Lee Iacocca, the auto industry leader known for helping develop the Ford Mustang in 1964 and rescuing Chrysler in the 1980s, died Tuesday in Los Angeles. He was 94.
The son of Italian immigrants, Lido Anthony Iacocca was born Oct. 15, 1924, in Pennsylvania. After graduating from Lehigh University, Iacocca began working at the Ford Motor Company in 1946, and made history when he helped create the Mustang; Ford sold a record 418,812 Mustangs during the model's first year. He became president of Ford in 1970, before being fired by Henry Ford II in 1978.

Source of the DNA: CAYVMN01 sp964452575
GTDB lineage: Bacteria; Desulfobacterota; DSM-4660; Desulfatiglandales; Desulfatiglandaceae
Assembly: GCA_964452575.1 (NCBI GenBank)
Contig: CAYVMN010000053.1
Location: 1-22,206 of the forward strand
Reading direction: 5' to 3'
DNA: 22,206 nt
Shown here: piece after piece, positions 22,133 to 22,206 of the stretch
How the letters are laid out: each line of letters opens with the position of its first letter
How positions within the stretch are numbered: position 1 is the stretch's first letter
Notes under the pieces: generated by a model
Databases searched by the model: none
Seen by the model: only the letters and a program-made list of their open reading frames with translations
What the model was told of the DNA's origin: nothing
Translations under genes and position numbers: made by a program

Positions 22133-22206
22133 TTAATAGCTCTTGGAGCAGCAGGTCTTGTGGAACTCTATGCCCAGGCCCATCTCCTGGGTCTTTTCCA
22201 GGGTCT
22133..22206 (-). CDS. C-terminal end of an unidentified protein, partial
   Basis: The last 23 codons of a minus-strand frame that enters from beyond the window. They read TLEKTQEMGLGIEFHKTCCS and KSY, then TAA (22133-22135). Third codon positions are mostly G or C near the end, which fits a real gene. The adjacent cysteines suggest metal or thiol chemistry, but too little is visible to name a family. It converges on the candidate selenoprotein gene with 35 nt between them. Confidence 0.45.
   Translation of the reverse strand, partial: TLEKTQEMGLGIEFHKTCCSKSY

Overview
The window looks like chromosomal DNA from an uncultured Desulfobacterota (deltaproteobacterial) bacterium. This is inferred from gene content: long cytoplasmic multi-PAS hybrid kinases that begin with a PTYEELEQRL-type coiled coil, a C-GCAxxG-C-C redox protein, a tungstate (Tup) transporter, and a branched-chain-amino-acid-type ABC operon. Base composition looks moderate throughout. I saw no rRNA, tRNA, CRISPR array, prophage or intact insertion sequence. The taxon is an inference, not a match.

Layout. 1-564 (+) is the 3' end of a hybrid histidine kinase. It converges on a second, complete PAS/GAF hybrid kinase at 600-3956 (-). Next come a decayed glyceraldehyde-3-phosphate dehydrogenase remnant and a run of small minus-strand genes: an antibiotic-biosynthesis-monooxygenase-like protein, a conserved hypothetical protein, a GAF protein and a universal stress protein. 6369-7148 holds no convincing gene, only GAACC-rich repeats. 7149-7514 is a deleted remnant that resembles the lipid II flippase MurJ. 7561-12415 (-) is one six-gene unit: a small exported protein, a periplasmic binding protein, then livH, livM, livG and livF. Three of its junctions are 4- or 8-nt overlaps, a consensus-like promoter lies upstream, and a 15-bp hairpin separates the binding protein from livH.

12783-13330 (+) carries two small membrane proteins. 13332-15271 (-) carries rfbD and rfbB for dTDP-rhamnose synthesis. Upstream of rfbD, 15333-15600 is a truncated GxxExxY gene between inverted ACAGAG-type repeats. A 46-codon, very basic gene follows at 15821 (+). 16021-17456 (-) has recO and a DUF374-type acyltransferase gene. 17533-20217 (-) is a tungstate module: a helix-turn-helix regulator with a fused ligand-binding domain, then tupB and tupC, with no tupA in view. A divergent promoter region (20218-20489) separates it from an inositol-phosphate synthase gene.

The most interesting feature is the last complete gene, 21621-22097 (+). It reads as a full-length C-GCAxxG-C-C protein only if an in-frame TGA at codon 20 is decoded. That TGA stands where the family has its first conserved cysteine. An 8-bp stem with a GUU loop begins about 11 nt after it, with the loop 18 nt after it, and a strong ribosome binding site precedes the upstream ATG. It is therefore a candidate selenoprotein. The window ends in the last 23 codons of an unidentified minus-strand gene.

He took over Chrysler while it was on the brink of bankruptcy, and turned the company around. With Iacocca at the helm, Chrysler introduced the minivan, and he appeared in the company's commercials, saying, "If you can find a better car, buy it." Also a best-selling author, Iacocca was approached several times and asked if he would consider running for president or senator, but always said he was too blunt for politics. He is survived by two daughters and eight grandchildren.